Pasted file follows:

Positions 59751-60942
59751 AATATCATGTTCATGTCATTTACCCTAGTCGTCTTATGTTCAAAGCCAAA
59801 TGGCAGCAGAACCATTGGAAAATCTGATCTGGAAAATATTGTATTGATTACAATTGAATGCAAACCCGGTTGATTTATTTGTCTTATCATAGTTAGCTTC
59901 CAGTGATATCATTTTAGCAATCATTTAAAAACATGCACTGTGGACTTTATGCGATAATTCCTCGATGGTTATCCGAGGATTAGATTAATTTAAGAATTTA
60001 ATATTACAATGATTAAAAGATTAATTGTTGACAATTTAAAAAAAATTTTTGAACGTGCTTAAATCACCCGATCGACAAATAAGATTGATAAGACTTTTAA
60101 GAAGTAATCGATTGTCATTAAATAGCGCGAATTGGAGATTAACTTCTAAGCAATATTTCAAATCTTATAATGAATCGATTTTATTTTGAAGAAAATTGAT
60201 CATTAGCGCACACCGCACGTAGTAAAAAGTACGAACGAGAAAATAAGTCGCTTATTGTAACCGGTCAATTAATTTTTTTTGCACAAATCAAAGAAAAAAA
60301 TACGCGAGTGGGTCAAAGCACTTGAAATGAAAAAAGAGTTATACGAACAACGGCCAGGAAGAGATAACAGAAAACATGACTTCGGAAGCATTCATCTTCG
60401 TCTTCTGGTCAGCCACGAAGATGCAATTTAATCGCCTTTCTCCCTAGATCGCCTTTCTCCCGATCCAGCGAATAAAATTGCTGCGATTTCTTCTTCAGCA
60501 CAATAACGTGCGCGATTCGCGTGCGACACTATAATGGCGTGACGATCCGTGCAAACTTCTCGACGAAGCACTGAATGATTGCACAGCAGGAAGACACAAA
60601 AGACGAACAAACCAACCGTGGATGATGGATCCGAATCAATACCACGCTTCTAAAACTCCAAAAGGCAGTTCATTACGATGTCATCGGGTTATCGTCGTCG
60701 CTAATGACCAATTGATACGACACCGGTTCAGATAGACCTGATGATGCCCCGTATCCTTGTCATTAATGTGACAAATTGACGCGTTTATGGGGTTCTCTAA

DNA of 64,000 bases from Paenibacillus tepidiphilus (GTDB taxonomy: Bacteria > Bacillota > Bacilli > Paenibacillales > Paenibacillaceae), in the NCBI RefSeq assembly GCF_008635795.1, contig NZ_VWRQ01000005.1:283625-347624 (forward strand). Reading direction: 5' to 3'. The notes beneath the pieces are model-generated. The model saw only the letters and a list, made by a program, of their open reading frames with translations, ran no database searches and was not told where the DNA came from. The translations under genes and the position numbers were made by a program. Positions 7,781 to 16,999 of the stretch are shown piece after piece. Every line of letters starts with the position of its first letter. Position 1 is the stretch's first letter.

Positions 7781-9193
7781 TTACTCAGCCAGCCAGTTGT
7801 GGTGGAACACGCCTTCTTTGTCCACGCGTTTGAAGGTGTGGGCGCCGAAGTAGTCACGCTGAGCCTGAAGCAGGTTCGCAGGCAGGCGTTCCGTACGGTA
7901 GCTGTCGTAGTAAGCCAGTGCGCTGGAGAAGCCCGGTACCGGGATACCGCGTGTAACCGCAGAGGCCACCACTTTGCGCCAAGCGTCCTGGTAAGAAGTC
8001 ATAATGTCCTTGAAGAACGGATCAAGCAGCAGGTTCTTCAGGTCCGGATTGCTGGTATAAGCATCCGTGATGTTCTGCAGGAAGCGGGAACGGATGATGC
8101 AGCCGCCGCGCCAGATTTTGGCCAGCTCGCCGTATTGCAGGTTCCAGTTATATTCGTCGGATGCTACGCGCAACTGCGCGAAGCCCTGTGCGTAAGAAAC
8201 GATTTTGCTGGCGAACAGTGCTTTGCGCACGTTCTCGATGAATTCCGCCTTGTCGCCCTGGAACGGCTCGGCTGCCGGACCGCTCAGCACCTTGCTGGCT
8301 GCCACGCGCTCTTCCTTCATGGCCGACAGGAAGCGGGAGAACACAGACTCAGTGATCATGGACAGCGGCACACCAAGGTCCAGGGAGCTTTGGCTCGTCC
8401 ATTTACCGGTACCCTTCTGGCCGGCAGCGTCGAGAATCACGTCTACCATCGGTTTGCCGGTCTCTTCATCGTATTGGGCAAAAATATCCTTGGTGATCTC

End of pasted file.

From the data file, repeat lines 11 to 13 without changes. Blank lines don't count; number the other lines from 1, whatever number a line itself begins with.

60601 AGACGAACAAACCAACCGTGGATGATGGATCCGAATCAATACCACGCTTCTAAAACTCCAAAAGGCAGTTCATTACGATGTCATCGGGTTATCGTCGTCG
60701 CTAATGACCAATTGATACGACACCGGTTCAGATAGACCTGATGATGCCCCGTATCCTTGTCATTAATGTGACAAATTGACGCGTTTATGGGGTTCTCTAA

DNA of 64,000 bases from Paenibacillus tepidiphilus (GTDB taxonomy: Bacteria > Bacillota > Bacilli > Paenibacillales > Paenibacillaceae), in the NCBI RefSeq assembly GCF_008635795.1, contig NZ_VWRQ01000005.1:283625-347624 (forward strand). Reading direction: 5' to 3'. The notes beneath the pieces are model-generated. The model saw only the letters and a list, made by a program, of their open reading frames with translations, ran no database searches and was not told where the DNA came from. The translations under genes and the position numbers were made by a program. Positions 7,781 to 16,999 of the stretch are shown piece after piece. Every line of letters starts with the position of its first letter. Position 1 is the stretch's first letter.